Ukraine Accuses Russia of State Terrorism, Initiates Hearings in Landmark Case at UN Courts

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THE HAGUE, Netherlands (AP) – Ukraine’s case against Russia opened at the International Court of Justice on Tuesday, with a senior Ukrainian diplomat, Anton Kurinevych, calling Russia a “terrorist state.” Legal proceedings initiated by Kiev accuse Moscow of waging a “campaign of intimidation and terror” by rebels in eastern Ukraine in 2014.

The case at the UN’s highest court revolves around Russia’s annexation of Crimea in 2014 and its support for rebels in eastern Ukraine ahead of a full-scale invasion in February 2022.

Ukraine has been demanding compensation from Russia for various attacks in the region, including the downing of the infamous Malaysia Airlines flight MH17 on July 17, 2014. The passenger plane was shot down by Russian-backed rebels, tragically killing all 298 people on board.

According to Harald Kuh, a lawyer representing Ukraine, Russia has taken no action to stop funding violent groups targeting Ukraine. Instead, as the conflict escalated, Russian officials reportedly increased the illegal supply of funds and weapons.

Koh pointed out that the Buck anti-aircraft system was sent to Ukraine in July 2014, which ultimately led to the downing of Malaysia Airlines flight MH17.

Earlier in the operation, Korenevich said that Russia, unable to contain Ukraine on the battlefield, had resorted to targeting civilian infrastructure to subdue the country. He highlighted Russia’s recent destruction of a large dam in Novaya Kakhivka, which resulted in significant environmental damage, civilian evacuations, and threats to the Zaporizhzhia nuclear power plant. Korynevych described these actions as a terrorist state and an act of aggression.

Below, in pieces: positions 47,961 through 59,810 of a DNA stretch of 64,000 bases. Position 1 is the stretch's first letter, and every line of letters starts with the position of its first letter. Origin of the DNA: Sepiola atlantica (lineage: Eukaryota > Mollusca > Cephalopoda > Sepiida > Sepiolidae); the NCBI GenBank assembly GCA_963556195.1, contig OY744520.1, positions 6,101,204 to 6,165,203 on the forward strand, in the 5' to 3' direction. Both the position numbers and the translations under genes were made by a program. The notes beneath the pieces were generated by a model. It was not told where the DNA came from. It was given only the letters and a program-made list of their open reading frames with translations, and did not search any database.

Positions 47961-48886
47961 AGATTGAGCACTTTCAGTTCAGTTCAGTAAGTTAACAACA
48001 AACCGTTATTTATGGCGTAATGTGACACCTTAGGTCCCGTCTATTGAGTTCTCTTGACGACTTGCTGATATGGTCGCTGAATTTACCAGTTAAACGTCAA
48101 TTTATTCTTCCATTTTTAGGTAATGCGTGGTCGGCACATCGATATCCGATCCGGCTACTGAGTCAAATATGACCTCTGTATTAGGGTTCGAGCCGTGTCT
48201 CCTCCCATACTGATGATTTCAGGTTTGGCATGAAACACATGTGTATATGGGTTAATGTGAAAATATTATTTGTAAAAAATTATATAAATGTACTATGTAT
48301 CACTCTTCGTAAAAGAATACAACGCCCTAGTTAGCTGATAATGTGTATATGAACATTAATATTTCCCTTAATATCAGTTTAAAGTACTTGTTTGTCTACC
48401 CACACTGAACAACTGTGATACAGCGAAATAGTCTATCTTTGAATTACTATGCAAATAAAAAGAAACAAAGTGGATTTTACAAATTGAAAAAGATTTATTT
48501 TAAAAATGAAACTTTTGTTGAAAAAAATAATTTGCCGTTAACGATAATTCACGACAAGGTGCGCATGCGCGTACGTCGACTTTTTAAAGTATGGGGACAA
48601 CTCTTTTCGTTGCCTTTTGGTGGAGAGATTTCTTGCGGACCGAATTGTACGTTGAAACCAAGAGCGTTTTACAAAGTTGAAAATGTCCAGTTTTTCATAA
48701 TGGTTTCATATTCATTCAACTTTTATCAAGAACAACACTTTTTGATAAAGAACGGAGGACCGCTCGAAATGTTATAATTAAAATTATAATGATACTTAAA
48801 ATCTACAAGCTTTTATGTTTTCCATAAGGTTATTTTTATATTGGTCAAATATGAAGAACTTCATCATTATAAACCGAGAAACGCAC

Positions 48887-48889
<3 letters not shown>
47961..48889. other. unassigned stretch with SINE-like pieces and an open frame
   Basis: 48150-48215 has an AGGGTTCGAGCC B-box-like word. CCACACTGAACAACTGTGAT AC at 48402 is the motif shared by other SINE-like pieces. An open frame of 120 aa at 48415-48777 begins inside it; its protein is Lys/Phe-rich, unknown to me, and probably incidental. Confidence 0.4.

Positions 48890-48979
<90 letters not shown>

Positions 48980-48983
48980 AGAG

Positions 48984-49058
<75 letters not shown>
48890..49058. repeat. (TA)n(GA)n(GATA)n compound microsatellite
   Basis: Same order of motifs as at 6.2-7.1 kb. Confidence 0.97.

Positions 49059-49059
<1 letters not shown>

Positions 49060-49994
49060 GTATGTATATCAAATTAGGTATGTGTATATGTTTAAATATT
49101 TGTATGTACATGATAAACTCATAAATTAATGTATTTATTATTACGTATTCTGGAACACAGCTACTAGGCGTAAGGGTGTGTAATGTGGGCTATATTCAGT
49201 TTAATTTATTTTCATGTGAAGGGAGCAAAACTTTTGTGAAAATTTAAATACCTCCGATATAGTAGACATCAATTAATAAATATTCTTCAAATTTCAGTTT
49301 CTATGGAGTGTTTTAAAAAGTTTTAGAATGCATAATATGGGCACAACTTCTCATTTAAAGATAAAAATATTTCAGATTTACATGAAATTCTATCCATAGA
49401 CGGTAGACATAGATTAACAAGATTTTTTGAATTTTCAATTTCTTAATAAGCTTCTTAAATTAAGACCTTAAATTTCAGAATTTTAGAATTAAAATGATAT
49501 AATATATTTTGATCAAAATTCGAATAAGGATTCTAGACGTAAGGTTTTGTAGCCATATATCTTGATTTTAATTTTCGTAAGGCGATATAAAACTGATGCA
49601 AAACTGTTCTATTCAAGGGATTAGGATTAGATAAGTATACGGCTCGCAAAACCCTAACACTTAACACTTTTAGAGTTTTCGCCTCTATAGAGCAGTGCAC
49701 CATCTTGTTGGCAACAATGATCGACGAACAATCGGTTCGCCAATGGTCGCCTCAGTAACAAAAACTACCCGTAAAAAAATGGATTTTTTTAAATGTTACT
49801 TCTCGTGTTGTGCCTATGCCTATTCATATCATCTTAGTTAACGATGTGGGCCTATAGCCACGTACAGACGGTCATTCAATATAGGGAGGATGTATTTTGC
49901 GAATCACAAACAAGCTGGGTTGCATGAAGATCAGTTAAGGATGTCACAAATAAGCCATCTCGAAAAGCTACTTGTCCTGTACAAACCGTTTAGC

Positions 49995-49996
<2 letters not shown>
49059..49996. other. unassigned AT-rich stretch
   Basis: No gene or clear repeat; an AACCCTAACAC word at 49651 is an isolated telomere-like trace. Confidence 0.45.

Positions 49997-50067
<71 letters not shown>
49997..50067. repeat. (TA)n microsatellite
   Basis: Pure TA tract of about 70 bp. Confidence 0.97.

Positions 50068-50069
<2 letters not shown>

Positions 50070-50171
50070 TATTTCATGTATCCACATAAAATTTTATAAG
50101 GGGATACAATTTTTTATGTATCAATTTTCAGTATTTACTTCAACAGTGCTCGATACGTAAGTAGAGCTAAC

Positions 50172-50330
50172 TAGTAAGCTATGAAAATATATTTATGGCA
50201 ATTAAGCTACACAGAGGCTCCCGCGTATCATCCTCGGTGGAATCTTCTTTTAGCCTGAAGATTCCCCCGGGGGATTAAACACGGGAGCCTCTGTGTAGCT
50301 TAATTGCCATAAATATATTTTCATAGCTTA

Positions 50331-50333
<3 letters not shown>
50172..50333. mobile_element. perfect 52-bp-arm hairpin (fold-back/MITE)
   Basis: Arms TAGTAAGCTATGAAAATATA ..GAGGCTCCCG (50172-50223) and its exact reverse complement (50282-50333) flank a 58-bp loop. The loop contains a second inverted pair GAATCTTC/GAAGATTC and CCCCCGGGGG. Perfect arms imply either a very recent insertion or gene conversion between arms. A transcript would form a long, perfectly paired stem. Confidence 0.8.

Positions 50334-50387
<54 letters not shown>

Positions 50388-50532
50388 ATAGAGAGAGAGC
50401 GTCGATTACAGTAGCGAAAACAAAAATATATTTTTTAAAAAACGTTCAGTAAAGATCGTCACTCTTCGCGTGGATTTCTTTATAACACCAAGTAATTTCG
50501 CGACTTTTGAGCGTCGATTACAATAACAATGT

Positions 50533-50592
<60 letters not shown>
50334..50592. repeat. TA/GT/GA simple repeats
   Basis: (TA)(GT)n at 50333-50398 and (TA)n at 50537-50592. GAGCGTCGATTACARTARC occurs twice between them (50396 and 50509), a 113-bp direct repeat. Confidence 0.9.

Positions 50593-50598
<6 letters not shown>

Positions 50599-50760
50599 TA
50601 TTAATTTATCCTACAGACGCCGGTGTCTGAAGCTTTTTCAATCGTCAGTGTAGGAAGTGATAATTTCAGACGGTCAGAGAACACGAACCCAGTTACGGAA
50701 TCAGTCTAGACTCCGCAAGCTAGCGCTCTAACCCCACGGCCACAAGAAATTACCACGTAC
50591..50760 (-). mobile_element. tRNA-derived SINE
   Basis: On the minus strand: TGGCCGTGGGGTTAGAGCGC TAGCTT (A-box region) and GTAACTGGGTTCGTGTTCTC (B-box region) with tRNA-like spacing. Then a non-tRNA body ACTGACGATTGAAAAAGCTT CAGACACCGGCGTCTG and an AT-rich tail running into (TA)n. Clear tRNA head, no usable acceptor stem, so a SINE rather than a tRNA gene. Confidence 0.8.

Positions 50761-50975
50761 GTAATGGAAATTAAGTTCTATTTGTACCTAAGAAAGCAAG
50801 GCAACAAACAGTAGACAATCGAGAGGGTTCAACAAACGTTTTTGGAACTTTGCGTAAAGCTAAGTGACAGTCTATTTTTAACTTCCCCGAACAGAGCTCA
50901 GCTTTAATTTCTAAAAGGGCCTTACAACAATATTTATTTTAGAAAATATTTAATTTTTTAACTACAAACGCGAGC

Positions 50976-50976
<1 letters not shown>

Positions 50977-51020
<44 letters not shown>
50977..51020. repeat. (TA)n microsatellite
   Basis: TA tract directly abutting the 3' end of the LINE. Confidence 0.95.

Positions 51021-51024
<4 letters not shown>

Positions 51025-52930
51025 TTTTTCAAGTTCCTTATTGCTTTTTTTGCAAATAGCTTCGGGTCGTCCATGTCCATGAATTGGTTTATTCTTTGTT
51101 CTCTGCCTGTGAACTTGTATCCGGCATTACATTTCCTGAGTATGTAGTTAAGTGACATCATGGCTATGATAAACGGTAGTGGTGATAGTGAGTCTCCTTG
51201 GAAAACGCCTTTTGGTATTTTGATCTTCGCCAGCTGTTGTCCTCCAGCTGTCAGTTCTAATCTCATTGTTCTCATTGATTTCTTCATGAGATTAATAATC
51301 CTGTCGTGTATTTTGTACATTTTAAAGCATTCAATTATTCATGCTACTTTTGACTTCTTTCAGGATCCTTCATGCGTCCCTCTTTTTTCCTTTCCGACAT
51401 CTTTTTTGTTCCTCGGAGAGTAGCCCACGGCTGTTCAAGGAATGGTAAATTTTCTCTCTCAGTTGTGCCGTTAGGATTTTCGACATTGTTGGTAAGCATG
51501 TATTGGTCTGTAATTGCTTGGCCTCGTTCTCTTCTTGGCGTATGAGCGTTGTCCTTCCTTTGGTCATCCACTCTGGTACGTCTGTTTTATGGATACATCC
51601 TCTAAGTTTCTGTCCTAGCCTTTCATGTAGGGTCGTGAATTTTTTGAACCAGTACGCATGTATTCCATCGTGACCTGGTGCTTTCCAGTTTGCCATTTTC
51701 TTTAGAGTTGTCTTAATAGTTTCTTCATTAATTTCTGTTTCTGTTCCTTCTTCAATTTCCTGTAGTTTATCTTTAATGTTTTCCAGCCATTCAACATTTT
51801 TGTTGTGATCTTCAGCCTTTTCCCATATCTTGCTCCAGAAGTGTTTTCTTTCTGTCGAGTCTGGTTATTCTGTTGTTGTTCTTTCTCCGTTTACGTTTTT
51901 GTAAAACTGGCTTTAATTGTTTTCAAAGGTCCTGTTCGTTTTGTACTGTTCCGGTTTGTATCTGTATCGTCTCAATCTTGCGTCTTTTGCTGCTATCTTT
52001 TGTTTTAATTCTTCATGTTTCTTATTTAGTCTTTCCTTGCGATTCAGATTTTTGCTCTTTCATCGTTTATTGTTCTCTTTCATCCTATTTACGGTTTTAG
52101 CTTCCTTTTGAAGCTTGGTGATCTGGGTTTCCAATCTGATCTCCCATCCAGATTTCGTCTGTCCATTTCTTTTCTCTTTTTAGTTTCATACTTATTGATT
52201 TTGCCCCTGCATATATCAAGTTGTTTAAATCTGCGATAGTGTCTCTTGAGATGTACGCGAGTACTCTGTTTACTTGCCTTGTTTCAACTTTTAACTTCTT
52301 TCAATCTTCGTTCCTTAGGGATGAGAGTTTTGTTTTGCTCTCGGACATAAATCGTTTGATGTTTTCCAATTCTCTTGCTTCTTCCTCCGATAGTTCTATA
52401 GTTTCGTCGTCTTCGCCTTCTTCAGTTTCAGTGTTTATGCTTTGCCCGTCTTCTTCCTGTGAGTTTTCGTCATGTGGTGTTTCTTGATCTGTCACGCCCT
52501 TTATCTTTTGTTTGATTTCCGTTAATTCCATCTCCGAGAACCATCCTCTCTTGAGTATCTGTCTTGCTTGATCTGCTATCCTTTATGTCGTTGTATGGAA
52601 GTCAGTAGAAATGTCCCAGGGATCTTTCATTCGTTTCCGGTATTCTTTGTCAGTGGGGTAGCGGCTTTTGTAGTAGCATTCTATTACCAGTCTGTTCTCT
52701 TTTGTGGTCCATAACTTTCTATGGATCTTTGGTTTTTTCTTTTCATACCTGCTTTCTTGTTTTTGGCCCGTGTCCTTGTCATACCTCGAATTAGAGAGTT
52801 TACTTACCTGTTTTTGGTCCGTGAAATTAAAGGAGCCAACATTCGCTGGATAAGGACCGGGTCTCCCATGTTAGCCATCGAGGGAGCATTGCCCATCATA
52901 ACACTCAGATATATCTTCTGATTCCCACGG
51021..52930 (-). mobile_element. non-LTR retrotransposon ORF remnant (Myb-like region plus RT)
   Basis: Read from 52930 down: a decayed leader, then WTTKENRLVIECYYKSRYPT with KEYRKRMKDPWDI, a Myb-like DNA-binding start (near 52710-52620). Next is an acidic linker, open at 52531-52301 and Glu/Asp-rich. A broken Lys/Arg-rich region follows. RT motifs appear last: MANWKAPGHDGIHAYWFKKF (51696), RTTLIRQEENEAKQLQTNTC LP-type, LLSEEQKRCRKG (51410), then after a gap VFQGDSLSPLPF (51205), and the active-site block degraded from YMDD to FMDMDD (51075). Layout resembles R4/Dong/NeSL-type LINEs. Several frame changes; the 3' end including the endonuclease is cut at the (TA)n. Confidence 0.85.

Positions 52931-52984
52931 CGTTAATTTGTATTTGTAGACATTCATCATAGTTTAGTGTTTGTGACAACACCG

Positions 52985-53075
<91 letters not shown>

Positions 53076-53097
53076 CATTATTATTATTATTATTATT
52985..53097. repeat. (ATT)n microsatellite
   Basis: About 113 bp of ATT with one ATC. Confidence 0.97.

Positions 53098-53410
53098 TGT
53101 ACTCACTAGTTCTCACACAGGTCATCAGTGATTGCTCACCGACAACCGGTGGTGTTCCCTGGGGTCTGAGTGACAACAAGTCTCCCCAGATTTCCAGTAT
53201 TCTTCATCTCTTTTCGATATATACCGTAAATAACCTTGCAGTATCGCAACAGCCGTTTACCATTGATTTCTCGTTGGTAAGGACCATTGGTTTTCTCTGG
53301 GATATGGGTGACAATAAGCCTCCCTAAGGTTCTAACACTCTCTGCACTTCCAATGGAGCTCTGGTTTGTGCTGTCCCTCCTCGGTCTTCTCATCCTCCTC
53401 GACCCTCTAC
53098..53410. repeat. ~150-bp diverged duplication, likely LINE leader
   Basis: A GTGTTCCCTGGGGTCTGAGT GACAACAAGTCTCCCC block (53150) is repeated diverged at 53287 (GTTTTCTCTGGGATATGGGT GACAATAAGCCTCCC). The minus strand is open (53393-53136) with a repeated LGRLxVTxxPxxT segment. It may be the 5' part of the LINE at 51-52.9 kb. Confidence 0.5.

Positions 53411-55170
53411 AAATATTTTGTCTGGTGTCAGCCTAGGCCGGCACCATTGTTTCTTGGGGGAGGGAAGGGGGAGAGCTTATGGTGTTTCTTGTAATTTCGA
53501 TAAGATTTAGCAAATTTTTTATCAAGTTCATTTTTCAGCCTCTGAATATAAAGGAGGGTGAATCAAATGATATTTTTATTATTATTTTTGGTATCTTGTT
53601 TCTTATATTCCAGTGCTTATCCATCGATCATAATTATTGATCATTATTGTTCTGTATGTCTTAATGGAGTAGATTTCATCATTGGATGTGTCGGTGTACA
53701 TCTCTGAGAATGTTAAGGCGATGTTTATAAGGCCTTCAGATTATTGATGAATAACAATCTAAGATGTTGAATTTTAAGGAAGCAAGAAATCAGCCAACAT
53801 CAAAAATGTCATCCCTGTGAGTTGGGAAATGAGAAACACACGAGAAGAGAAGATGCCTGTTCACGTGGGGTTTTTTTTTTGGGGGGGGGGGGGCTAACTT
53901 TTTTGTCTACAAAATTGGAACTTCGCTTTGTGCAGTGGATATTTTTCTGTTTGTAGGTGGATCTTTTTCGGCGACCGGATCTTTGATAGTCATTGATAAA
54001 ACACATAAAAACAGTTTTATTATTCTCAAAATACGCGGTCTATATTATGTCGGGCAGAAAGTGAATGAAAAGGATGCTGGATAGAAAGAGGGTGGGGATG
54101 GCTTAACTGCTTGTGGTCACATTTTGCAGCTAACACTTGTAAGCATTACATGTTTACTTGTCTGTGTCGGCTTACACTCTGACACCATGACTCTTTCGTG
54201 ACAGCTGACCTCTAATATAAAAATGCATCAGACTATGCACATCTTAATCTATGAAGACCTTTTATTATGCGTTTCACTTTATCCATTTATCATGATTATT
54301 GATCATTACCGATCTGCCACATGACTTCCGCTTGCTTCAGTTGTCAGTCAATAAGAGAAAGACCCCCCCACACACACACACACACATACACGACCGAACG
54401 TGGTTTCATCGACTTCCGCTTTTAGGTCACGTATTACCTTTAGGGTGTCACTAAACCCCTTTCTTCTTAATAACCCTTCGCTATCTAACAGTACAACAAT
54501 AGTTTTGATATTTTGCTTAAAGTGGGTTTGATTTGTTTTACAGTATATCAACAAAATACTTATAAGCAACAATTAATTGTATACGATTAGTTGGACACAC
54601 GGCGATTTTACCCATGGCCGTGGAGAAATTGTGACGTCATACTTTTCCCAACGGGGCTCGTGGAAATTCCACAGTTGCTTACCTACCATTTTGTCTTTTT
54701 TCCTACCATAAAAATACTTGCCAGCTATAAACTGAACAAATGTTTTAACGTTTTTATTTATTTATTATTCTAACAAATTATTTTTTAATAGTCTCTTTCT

The four-day hearings in the court’s Great Hall of Justice shed light on Europe’s deadliest conflict since World War II. Both Ukraine and Russia have been trading accusations over damage to the Kakhovka dam and hydroelectric plant in a region of Ukraine controlled by Moscow.

Lawyers representing Ukraine in The Hague presented their legal arguments on Tuesday, while Russia is due to present its case on Thursday. Both sides will have a chance to present evidence next week, with judges expected to take several months to issue a decision.

Another member of Ukraine’s legal team, David Zivants, alleged that pro-Russian forces in eastern Ukraine carried out the attacks on civilians as part of a campaign of intimidation and terror. Zionts further claimed that Russian money and weapons fueled the campaign.

The case is one of several legal actions initiated by Ukraine against Russia in connection with the conflict. In a separate case filed shortly after Russia’s illegal invasion, the International Court of Justice issued a preliminary injunction requiring Russia to cease hostilities. However, Moscow chose to ignore this legally binding order.

Kiev argued in the case that Russia violated the 1948 Genocide Convention by falsely alleging genocide in February 2022 as a pretext for invading Ukraine. Russia, on the other hand, argues that the court lacks jurisdiction.

Additionally, the International Criminal Court issued an arrest warrant for Russian President Vladimir Putin, accusing him of illegally transporting and deporting children from Ukraine. However, Russia, being a non-member of the court, does not recognize its jurisdiction.

Additionally, a Dutch local court last year convicted two Russians and a pro-Moscow Ukrainian for their involvement in the MH17 tragedy. Ukraine has also filed another case against Russia at the International Court of Justice regarding its attack, while the Netherlands and Ukraine jointly filed a case against Russia at the European Court of Human Rights over MH17.